The acting is generally top-notch. Hackman is always a delight and hits his paranoid character perfectly. It's unfortunate that he doesn't have more screen time. The subtle references to another film ("The Conversation") where he played a surveillance expert is intriguing to those that remember the earlier role. This could almost be the same person 25 years later.

Smith again demonstrates his increasing appeal as a leading man. Here he convinces us that he's just an ordinary guy caught in circumstances beyond his control. Some of the comedy bits fall a little flat, but they're soon forgotten.

The rest of the main players do their job admirably but one of the best aspects of the film is the team of techno-geeks. They're the usual computer nerds you've seen in other films. Slovenly, looking like they're 14, pushing lots of buttons and shouting gobbley-gook, this time they're the bad guys. Especially entertaining is Jack Black.

There are a couple of things that make little sense. The NSA creates a 3-D image from a surveillance camera in a lingerie shop. It's very doubtful that the store has enough cameras to furnish the information needed for that. A scene when Brill and Dean stop to argue in between trains in a coal yard is questionable. If there were a bunch of bad guys with big guns after me, I think I'd be running and leave the discussion for later. A few other scenes would leave the audience wondering about the logic -- if there were an opportunity to wonder.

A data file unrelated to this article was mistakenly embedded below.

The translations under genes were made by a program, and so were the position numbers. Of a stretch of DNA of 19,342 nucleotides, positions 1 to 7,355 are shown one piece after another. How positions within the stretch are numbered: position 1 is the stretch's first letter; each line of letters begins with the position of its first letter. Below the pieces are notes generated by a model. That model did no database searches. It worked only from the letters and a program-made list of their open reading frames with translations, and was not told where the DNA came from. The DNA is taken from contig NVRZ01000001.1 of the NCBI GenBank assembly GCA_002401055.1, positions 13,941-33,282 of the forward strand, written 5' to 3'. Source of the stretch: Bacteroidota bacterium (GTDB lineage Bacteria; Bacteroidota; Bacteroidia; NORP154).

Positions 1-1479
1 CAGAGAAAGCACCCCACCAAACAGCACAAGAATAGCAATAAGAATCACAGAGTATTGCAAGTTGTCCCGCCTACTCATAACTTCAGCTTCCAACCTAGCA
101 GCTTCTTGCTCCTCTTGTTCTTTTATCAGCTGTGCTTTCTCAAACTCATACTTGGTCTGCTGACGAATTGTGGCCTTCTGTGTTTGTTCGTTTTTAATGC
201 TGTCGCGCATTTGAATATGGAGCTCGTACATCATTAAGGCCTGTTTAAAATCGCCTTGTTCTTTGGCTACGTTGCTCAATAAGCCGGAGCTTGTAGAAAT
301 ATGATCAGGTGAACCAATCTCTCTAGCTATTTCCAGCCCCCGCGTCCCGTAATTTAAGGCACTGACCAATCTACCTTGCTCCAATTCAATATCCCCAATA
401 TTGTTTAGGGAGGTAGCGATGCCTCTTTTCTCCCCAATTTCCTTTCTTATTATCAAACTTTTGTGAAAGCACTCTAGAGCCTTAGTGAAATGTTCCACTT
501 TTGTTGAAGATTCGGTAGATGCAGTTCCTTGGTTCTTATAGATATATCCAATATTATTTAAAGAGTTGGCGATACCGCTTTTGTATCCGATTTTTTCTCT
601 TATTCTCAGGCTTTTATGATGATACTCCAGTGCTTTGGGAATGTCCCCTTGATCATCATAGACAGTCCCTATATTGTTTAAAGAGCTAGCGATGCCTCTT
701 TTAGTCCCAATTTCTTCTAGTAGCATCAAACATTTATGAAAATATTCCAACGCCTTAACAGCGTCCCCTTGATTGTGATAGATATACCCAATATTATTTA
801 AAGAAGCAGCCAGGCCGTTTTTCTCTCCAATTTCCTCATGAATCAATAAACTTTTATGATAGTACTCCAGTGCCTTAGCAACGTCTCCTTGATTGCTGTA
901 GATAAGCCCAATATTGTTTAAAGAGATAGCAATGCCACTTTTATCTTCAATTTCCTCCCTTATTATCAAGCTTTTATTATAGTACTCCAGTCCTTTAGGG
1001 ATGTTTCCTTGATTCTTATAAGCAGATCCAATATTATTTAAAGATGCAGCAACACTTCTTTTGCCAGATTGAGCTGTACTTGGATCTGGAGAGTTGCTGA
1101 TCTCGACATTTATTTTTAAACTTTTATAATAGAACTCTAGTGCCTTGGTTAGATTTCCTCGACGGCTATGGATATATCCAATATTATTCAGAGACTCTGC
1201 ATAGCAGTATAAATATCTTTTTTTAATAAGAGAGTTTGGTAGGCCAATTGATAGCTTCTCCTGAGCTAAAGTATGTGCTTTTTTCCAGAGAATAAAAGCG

The pace is a bit frantic even for an action-adventure film. A little more time spent on characterization would have been welcome, especially with Brill and Carla. This isn't exactly a thinking-man's film, then, but they don't all have to be.

The theater was packed on the day I attended. Of course the new "Star Wars" trailer shown before the film didn't hurt the turnout. For the first time in memory, people are paying to see a preview. Luckily the movie that follows is almost as entertaining. (The preview, by the way, looks dazzling.)

Think you're being overly-suspicious about those odd noises on your phone? Maybe you are. Or perhaps, as the cut-line for this film says, "It's not paranoia if they're really after you."

{Michael Redman has written this column for over 23 years and he's pretty sure that someone, somewhere is keeping track of everything he says. He's beginning to suspect that it might be secretly located at http://us.imdb.com/M/reviews_by?Michael%20Redman. Conspiracy theories can go to Redman@indepen.com.)

[This appeared in the 11/26/98 "Bloomington Independent", Bloomington, Indiana. Michael Redman can be contacted at Redman@indepen.com]

-- mailto:redman@indepen.com This week's film review at http://www.indepen.com/ Film reviews archive at http://us.imdb.com/M/reviews_by?Michael%20Redman